By Ashraf Abdul-Wahab.
Tripoli, 13 February, 2014:
Morocco . . .[restrict]has said that the reason it suddenly introduced visas last week for the three-quarters of a million Libyans who visit the country annually was because of “chaos” in the Libyan passport system. Visas would remain in place, a Moroccan government official said, until was able to sort out the problems.
The change became effective on Monday. At the time, Morocco said it was doing so as a “security precaution”.
The change was triggered after a number of arrivals from Libya were found to have fake Libyan passports, a Moroccan government has said.
“Around 285 people were detained with counterfeit Libyan passports in the first month of this year when they arrived at [Casablanca’s] Mohammed V Airport. Most of whom weren’t even Arabs. Some were from Pakistan, Chechnya and Mozambique, others from Afghanistan and Bangladesh,” the Undersecretary of the Moroccan Interior Ministry of Interior told Morocco’s Al Aloula TV.
“We immediately informed the Libyan authorities,” he explained.
“They told us that the old Libyan passport had been replaced with a new digital one. But despite this, a week ago we then arrested more than 20 other people in possession of the new Libyan passport. They were from Algeria, Egypt and Palestine. Indeed, some of them previously been banned from entering Morocco altogether”, he said, hinting that militants were using Libya to try and get into Morocco.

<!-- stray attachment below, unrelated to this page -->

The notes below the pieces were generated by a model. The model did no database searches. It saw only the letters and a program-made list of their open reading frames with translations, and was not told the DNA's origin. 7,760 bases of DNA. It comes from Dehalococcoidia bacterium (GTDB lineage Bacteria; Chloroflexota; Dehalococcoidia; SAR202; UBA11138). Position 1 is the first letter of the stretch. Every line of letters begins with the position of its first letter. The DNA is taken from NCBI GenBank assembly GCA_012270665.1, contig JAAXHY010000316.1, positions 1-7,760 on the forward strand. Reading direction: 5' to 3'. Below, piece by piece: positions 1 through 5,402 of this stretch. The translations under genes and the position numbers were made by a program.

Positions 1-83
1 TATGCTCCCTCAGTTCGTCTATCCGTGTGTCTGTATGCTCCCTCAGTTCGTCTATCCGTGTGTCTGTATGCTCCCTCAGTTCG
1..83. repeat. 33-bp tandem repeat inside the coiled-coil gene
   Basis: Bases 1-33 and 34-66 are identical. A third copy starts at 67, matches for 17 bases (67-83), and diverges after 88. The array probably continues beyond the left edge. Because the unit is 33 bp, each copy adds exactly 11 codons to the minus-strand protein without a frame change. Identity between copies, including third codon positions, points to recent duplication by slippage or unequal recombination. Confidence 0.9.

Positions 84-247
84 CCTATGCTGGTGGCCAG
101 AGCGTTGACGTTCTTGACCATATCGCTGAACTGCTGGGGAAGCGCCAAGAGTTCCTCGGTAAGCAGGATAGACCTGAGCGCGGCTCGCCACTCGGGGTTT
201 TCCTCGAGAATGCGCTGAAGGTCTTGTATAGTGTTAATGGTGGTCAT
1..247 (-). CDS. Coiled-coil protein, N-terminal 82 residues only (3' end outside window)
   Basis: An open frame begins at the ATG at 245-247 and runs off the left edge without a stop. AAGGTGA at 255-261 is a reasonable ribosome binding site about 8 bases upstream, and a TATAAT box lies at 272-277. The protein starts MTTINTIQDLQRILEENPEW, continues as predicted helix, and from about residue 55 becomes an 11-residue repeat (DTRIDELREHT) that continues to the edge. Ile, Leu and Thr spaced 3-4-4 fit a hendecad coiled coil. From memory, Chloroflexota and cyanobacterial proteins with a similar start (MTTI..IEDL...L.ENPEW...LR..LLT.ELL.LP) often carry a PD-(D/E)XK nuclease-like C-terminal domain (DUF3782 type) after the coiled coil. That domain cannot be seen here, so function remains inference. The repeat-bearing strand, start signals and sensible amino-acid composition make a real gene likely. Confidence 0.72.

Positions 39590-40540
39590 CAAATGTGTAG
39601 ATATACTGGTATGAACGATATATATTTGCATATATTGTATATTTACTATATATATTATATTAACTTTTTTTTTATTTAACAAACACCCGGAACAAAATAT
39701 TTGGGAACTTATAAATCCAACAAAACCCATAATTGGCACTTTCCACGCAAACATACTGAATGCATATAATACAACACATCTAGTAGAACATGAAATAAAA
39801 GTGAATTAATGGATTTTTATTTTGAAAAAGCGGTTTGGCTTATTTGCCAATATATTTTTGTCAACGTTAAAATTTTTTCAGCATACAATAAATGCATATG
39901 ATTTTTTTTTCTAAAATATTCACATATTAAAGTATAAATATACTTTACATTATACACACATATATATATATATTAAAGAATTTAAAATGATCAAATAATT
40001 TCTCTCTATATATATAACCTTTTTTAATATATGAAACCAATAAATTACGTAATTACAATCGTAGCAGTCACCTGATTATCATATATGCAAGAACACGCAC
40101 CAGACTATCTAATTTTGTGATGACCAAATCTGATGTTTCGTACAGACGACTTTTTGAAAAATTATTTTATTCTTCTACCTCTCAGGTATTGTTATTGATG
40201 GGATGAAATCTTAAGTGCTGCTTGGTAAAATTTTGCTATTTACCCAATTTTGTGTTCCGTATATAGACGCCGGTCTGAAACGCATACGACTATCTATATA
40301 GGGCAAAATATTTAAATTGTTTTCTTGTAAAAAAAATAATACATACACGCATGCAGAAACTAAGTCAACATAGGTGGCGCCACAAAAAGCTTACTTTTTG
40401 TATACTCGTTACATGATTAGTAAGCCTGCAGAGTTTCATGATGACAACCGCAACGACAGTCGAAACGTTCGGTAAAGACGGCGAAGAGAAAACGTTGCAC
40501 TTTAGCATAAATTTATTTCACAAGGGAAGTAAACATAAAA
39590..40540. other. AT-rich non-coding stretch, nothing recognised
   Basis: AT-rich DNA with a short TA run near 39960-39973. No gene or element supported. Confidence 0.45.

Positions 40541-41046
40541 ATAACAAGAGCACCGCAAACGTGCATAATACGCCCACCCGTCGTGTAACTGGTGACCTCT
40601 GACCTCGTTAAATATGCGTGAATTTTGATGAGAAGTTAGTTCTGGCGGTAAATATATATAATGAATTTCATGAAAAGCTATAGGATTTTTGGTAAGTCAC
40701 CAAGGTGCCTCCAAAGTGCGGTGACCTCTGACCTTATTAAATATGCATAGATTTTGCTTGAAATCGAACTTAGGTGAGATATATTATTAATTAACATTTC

“The Libyan Authorities were informed of this. First they told to us that the newly seized Libyan passports were authentic, then later they reversed their statement and told us that seized passports were in fact counterfeit.
“This chaos over Libyan personal documents forced us to take the decision to impose visas on Libyan nationals before being allowed to enter Morocco,” Elabsi said, expressing clear exasperation with Libya’s response.
The ban would continue, he declared, “until the Libyan authorities impose state control and have sovereign procedures in place in respect of travel documents and are able to put an end to this phenomenon”. It had, he added, had a” negative impact on the security of the Northern African countries”.
Meanwhile, those arrested with fake passport were in custody awaiting expulsion to Libya or elsewhere, he said.
There has been no Libyan response to the Moroccan complaint other than a statement from the Foreign Ministry on Wednesday saying that Libyan businessmen and journalists would not need visas for Morocco if talks with the Moroccan authorities were successful.
There is no indication, however, that the Moroccans intend relaxing the rules for anyone in the present circumstances.
Moroccans have had to have visas for Libya for several years.
We earlier credited the above article to a member of staff and named the the Undersecretary of the Moroccan Interior Ministry as Major-General Khalid Salim Elabsi. In fact the article was based on one from alshouraffa.com and passed by the member of staff to the editorial team for them to see. Unfortunately the article then entered the system. The mistake in wrongly attributing it was made by those who translated and edited it. We apologise to our readers. [/restrict]